Rural men should all be number one blokes

15 June 2011

International Men’s Health Week is a reminder for health service providers in rural and remote communities and men themselves to get together to protect and improve male health and wellbeing.
In the past, the archetypal masculine attitudes of ‘unbreakable blokes’ and the rural ideology which promoted rugged individualism may have discouraged rural men from seeking help on their health. This contributed to the situation in which rural men have poorer health and lower life expectancy today than their fellow citizens.
For this reason people at the recent 11th National Rural Health Conference welcomed the consultative processes and plans brought together in the National Men’s Health Policy.
Launched in May 2010 and the first of its kind in Australia, the policy provides a framework for achieving equal health outcomes for all males, particularly those at risk of poor health. This is particularly important for rural men, who are more likely than their city counterparts to experience chronic conditions and health risk factors. Overall, male injury and death rates increase with remoteness.
This week’s report from the Australian Institute of Health and Welfare (AIHW) shows that many Australian men could be doing more to protect and improve their health.
Although Australian male life expectancy, at 79 years, is the fourth highest in the OECD, men need to be aware of the facts about their health. Only about 40 per cent discuss healthy lifestyle issues with health professionals but a greater proportion of emergency department presentations are by men. Only 5 per cent of adult males eat the recommended amount of fruit and vegetables and about two-thirds of adult males and one-quarter of boys are overweight or obese.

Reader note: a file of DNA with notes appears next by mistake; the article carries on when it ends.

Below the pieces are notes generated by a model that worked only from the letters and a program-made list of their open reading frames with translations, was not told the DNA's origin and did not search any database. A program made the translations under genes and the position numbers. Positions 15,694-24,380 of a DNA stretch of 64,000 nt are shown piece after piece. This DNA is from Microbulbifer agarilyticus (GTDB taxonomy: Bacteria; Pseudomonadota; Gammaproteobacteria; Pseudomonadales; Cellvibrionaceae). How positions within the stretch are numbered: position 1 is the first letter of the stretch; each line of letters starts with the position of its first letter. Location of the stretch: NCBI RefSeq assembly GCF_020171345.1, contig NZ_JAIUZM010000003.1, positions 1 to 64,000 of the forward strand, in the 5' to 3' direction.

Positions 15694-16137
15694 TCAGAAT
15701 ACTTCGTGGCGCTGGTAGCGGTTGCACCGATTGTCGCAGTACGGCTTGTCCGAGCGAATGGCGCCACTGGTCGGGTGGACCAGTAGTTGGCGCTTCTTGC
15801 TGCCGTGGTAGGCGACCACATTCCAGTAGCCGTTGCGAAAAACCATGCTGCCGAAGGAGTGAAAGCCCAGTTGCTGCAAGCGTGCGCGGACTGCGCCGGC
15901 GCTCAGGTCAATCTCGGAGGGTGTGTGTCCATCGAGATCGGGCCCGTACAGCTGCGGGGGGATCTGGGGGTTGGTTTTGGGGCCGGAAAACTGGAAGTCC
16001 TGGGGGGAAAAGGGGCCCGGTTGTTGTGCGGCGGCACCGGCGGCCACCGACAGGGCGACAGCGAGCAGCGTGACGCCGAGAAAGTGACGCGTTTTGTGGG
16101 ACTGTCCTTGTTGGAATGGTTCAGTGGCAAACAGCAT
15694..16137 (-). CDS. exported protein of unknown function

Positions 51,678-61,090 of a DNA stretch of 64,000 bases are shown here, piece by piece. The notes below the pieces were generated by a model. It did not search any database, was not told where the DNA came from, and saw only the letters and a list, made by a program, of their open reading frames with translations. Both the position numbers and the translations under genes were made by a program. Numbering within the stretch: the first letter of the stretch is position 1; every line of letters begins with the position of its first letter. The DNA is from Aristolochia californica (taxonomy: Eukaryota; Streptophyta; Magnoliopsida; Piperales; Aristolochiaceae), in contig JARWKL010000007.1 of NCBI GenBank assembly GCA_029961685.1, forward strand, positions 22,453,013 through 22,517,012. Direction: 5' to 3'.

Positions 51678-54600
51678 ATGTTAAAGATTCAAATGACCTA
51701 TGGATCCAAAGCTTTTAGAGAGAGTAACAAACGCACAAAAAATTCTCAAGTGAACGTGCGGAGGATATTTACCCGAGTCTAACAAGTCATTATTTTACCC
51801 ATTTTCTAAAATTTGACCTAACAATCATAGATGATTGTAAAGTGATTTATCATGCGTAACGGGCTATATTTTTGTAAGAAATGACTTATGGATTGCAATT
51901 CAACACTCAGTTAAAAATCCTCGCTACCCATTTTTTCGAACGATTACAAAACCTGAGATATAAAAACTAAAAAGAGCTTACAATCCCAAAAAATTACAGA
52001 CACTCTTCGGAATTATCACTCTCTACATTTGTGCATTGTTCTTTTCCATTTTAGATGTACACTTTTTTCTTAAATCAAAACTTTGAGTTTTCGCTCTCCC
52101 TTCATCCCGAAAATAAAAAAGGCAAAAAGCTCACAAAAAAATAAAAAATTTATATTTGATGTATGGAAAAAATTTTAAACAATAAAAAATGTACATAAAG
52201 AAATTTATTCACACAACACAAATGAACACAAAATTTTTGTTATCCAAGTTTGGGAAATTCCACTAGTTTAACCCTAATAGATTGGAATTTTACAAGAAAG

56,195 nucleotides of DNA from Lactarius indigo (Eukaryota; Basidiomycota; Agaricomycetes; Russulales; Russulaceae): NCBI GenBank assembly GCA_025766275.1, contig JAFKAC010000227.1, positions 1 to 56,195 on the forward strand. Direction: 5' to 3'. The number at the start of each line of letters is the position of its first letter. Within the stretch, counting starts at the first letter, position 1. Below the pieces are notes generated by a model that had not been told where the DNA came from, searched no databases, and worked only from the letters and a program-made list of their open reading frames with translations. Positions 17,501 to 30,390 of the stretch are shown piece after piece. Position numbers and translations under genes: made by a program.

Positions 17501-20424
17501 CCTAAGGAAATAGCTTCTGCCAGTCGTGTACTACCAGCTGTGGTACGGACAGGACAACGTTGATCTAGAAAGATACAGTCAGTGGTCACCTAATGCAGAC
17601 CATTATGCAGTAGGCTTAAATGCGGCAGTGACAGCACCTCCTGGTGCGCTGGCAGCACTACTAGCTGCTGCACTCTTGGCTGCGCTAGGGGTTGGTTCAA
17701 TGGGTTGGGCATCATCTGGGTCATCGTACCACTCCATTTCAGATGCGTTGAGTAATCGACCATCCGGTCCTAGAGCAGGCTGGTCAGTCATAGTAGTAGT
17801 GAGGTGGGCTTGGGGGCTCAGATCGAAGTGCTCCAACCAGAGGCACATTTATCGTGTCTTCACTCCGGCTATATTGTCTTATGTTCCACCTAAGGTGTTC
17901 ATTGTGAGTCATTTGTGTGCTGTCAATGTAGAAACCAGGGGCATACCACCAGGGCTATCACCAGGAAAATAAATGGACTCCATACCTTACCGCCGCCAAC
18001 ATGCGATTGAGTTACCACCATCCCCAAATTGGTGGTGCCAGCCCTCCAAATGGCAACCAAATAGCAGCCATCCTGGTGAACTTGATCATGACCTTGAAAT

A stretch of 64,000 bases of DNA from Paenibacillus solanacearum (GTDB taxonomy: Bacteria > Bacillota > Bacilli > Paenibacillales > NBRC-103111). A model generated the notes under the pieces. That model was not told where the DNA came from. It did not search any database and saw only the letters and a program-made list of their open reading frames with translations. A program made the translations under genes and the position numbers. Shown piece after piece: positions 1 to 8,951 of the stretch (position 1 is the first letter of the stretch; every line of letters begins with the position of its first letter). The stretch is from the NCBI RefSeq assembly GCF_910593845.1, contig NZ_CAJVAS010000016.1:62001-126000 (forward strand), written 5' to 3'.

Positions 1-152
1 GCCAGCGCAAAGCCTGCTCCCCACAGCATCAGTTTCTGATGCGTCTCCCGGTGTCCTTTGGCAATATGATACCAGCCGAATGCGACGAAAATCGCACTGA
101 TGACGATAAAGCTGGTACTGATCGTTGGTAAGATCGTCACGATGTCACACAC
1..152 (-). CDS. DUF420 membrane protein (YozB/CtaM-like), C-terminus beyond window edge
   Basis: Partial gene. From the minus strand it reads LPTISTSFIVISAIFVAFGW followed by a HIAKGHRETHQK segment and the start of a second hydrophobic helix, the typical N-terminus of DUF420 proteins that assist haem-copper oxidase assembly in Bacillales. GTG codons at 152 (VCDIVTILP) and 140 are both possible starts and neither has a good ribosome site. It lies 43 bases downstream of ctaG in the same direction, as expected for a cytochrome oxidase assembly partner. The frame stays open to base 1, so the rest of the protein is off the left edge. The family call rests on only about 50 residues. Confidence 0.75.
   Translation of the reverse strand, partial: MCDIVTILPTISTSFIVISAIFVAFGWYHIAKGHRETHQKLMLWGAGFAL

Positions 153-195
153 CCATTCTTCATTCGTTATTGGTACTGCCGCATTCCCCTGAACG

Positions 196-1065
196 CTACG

The AIHW report notes that those at increased risk of poor health include Aboriginal and/or Torres Strait Islander males, and males living in rural and remote areas. The Alliance is interested in the AIHW’s plans to produce a second report on the health of these specific population groups including on the basis of their socioeconomic characteristics and geographical location.
The National Men’s Health Policy encourages men to take simple steps to improve their health such as sharing their family history with a GP, knowing their healthy weight, and quitting smoking. It also has principles for programs for Aboriginal and Torres Strait Islander males.

Note to Editors: The Alliance has today farewelled one of the really good blokes, Media Adviser Marshall Wilson, who has retired to the Bush to spend more time with Elizabeth. Good luck and love to them both!